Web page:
KO is flirting with a new one year high this month. Well-known value investor David Winters caused a flurry of activity in Coca-Cola shares yesterday after an interview with Maria Bartiromo, including the following quote (full transcript at ValueWalk):
David Winters on whether there is any other reason Buffett is looking to take Coca-Cola private:
“He is looking for a big deal, he’s made a public statement, he’s praised 3G, he’s swimming in cash and he loves consumer product companies and loves Coke. And remember he has not done anything – he has friends on the board, he’s son is on the board. He did nothing to stop the plan.”
Mr. Winters is an experienced investor who wrote a letter to Coke’s board expressing his concern about a potential Leveraged Buyout. His evidence is hardly concrete, but he clearly has strong suspicions since he is willing to take his thoughts to the public sphere.
The stock’s reaction has been relatively tepid, though, given the headlines. KO has hardly moved over the past month, and remains below the $41.50 high of the past year (in red):[caption id="attachment_41898" align="alignnone" width="600"] KO daily chart, 50 day ma in pink, 200 day ma in yellow, Courtesy of Bloomberg[/caption]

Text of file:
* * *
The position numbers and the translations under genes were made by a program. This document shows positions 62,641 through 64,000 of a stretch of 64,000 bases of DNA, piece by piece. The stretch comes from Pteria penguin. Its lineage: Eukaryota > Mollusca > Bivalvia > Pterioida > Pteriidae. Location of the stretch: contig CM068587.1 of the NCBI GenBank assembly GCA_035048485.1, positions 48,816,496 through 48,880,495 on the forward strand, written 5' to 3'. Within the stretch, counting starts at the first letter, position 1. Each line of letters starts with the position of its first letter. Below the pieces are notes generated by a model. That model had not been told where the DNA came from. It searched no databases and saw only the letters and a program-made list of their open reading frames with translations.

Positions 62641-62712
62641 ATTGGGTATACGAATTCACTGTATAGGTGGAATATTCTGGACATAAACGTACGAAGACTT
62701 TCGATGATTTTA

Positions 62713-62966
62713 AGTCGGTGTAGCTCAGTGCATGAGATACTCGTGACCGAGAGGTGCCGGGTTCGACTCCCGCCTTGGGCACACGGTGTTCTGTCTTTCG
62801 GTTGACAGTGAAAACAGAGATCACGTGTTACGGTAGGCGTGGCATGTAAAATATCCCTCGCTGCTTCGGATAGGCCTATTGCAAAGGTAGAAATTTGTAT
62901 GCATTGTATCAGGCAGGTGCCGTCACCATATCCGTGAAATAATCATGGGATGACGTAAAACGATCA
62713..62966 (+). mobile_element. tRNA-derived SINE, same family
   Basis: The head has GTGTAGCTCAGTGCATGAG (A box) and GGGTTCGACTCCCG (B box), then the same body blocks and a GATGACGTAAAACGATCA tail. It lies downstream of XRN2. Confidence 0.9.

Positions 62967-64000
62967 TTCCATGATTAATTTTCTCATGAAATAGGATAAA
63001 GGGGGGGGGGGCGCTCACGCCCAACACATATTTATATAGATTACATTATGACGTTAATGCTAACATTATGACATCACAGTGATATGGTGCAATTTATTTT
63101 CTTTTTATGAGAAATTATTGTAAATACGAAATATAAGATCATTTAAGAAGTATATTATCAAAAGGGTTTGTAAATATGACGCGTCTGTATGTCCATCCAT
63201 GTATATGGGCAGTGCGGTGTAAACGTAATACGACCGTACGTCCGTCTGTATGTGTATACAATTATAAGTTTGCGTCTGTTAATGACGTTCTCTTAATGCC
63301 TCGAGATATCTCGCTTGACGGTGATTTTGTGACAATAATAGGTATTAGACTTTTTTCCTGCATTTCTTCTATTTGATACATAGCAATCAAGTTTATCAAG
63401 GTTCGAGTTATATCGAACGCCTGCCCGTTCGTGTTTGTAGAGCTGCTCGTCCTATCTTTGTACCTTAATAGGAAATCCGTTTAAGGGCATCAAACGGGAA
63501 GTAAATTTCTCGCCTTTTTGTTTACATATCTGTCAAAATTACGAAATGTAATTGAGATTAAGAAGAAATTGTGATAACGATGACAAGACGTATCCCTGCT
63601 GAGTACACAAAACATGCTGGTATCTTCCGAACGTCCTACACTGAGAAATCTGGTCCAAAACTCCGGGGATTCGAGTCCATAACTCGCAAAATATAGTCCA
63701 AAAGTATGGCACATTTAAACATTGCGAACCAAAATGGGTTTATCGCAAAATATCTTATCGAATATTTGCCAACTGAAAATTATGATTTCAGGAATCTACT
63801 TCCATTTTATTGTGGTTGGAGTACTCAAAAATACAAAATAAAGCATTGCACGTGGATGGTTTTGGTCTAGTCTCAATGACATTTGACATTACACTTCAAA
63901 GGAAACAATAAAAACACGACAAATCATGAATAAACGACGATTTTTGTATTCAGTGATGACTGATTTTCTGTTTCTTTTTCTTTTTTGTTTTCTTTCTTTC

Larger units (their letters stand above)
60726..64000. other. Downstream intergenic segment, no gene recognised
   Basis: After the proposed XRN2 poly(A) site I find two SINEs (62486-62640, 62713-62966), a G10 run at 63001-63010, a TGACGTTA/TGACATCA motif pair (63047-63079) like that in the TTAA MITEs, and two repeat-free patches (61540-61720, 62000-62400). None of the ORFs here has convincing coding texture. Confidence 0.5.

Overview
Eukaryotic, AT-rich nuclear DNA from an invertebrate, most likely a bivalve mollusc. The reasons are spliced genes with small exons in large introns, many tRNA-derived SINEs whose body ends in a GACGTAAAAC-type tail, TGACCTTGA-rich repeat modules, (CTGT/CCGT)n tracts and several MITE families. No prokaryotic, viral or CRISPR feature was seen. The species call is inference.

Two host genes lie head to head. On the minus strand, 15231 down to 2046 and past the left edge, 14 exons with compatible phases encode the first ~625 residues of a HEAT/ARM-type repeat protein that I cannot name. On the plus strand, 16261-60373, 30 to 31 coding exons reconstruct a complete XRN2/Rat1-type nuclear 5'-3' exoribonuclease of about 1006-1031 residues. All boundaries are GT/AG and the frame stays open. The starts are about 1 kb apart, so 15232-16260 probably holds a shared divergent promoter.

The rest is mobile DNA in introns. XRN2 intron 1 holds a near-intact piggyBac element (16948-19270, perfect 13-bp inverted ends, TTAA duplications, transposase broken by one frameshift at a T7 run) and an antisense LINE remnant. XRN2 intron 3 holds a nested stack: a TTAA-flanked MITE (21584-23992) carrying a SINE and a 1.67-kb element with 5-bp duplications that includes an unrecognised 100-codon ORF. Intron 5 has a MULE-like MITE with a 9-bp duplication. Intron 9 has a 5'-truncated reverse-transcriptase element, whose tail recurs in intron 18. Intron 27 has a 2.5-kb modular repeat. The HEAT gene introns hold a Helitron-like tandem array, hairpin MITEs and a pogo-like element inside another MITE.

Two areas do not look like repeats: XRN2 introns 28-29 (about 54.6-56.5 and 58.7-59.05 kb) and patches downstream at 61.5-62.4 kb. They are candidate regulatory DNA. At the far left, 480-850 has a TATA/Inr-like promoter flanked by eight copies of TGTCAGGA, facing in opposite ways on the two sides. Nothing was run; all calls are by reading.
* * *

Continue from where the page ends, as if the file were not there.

Now, even a breakout would not mean a new all-time high for KO. KO’s all-time high is actually from July 1998, when KO reached a high of $44.46:[caption id="attachment_41899" align="alignnone" width="600"] KO monthly chart, Courtesy of Bloomberg[/caption]
KO has not appreciated over the past 2 years, greatly underperforming the broader market advance. However, the stock is still less than 10% from a new all-time high, and many traders certainly have their eye on the $43-$44.50 resistance area if KO gets above $41.50 in the coming months.
However, KO’s fundamental situation does not look attractive. Analysts expect flat EPS growth in 2014, though projections are for 7-8% growth over the next couple of years. At a 20x P/E, that’s hardly an exciting prospect for shareholders.
As a result, some sort of corporate action is likely the main catalyst that could push the stock to a new all-time high over the next year. Most market participants clearly don’t take Mr. Winters seriously, as implied volatility is still near 2 year lows:[caption id="attachment_41895" align="alignnone" width="600"] KO 30 day implied volatility, Courtesy of Bloomberg[/caption]
Options are priced quite cheaply, which would not be the case if investors expected a potential bid over the next 6 months. For example, the Nov 43 calls are priced at 0.70, hardly expensive if an LBO really is in the works.
If Mr. Winters really believed that a buyout was a distinct possibility, he should get involved on those upside calls. At a $180 billion market cap, KO is probably too big to be taken private, and the market is not taking Mr. Winters seriously as a result.